I am a cultural historian and literary critic on the faculty of the Feinberg School of Medicine, Northwestern University. I teach storytelling to medical students, because that's one way to help them learn to listen skillfully to patients' stories. I also try to help both students and supervising faculty to survive the process of thesis-writing in medical humanities and bioethics. I get to eavesdrop on some amazing work.

      I have scholarly education, but I'm not a scholar. That is, I don't write for other scholars on the highly specialized topics that scholars pursue. I did that for a while, I admit. It was fun at first, but soon enough I recognized that it wasn't right for me. I needed to do something with my talents and my interests that would be more immediately useful to more people. And so, these days, when people ask me at parties and so forth what I write about, I say I'm interested in the language ordinary people use to talk about ethical issues. We inherit this language. It has a backstory. And I'm fascinated by that backstory. I think that knowing a little bit about our own cultural history can help any of us to become more conscious of the cultural pressures we are facing today. That can help us to make better decisions.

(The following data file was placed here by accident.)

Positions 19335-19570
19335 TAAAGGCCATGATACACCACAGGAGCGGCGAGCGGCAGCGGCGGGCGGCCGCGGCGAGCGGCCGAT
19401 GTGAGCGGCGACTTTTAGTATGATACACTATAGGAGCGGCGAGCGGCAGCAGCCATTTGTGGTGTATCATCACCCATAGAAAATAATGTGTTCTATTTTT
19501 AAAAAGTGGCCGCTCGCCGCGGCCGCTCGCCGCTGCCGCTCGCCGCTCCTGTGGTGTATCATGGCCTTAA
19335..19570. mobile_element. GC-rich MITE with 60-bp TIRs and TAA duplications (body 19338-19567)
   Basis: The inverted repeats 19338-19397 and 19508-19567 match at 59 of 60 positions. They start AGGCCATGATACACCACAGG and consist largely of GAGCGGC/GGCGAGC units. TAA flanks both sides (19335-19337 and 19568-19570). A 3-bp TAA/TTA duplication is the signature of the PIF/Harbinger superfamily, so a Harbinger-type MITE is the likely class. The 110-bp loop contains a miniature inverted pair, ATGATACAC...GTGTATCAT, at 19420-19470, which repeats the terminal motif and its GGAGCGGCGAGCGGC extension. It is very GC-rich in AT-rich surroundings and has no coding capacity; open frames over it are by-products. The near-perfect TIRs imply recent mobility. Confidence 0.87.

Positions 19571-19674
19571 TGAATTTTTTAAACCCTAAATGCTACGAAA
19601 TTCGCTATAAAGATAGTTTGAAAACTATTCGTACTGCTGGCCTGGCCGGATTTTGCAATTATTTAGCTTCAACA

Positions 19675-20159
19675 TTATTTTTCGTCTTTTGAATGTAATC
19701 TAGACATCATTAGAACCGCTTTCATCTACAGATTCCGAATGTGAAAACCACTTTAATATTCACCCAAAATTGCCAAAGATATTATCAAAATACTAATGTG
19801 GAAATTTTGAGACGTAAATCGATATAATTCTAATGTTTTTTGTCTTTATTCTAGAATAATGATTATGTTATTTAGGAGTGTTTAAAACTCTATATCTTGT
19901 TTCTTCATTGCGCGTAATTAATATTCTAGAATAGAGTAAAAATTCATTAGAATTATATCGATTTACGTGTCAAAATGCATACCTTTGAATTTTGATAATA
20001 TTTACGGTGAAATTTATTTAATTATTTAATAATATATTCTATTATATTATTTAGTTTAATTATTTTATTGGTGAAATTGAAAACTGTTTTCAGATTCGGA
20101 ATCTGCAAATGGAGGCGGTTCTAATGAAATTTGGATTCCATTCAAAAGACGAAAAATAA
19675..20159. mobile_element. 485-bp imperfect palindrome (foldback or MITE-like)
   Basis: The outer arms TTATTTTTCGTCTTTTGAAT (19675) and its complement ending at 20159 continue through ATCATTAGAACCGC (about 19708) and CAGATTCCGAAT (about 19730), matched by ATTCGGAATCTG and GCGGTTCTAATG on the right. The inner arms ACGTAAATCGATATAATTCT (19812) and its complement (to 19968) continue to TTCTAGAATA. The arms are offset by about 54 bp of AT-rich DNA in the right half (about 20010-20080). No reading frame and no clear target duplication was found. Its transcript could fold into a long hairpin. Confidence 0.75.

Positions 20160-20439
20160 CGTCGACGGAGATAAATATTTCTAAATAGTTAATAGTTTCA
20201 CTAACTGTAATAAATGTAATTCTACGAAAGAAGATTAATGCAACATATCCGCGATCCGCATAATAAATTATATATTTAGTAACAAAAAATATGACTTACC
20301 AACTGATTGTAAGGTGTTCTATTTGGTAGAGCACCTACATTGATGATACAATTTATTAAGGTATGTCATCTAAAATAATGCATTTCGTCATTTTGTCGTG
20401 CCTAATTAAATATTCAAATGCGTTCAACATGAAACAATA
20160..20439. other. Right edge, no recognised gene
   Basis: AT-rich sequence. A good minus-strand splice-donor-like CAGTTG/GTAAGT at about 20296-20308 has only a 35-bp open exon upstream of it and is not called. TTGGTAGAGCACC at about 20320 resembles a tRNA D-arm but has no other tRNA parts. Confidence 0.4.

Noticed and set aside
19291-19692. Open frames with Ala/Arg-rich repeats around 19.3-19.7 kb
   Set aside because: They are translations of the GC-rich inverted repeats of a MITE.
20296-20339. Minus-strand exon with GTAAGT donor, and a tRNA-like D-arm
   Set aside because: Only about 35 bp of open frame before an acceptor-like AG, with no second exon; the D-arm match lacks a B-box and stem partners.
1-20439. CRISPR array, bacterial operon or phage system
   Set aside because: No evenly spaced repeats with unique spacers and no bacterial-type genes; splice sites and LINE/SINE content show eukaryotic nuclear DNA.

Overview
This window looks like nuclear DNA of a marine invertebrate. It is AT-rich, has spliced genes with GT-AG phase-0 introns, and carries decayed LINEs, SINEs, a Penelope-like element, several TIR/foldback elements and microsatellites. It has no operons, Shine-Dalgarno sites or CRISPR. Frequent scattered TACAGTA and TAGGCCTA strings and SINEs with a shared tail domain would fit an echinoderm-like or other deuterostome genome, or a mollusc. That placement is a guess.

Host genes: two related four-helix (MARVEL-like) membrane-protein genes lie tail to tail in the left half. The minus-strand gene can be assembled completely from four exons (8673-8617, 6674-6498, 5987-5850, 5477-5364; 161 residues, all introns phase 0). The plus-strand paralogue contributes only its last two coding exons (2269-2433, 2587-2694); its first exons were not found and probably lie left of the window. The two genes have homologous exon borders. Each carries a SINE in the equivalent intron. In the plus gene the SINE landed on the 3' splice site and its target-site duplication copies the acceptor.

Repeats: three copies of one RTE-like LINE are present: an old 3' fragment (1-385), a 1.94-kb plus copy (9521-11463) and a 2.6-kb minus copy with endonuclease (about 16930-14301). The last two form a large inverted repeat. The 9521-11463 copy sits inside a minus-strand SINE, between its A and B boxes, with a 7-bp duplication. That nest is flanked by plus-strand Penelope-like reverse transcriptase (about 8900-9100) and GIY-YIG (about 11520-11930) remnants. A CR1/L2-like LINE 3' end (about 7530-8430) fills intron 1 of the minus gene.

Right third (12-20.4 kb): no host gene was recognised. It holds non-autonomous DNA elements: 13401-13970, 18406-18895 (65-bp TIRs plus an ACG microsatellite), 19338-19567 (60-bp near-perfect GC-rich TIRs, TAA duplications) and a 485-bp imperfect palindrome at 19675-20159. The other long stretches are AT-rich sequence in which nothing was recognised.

Consider this: We all know that everyone is "culturally situated." We know that everyone's thinking is shaped by cultural context. It's easy enough to see the influence of cultural context on thinkers a thousand years ago, or even a century ago. But it's a lot harder to recognize how all those same pressures influence our own thinking. Each of my books sets out to explore some aspect of those pressures—especially the pressures that wake us up at three in the morning. There are ethical issues that have no easy-and-obvious resolution, and these issues put remarkable pressure on language. It's hard to find the right words to use to ask the right questions about these issues. Issues like money. Sex. Relationships. Success. Religion. Religion? Good heavens, there's an issue. Religion.

      When it's hard to find words for what's haunting us, we turn to metaphor. We may not be aware of doing so, because metaphor is intrinsic to language. It's everywhere. And it can be invisible. But as a literary critic, I'm trained to spot it. These buried metaphors tend to have the most colorful backstory of all.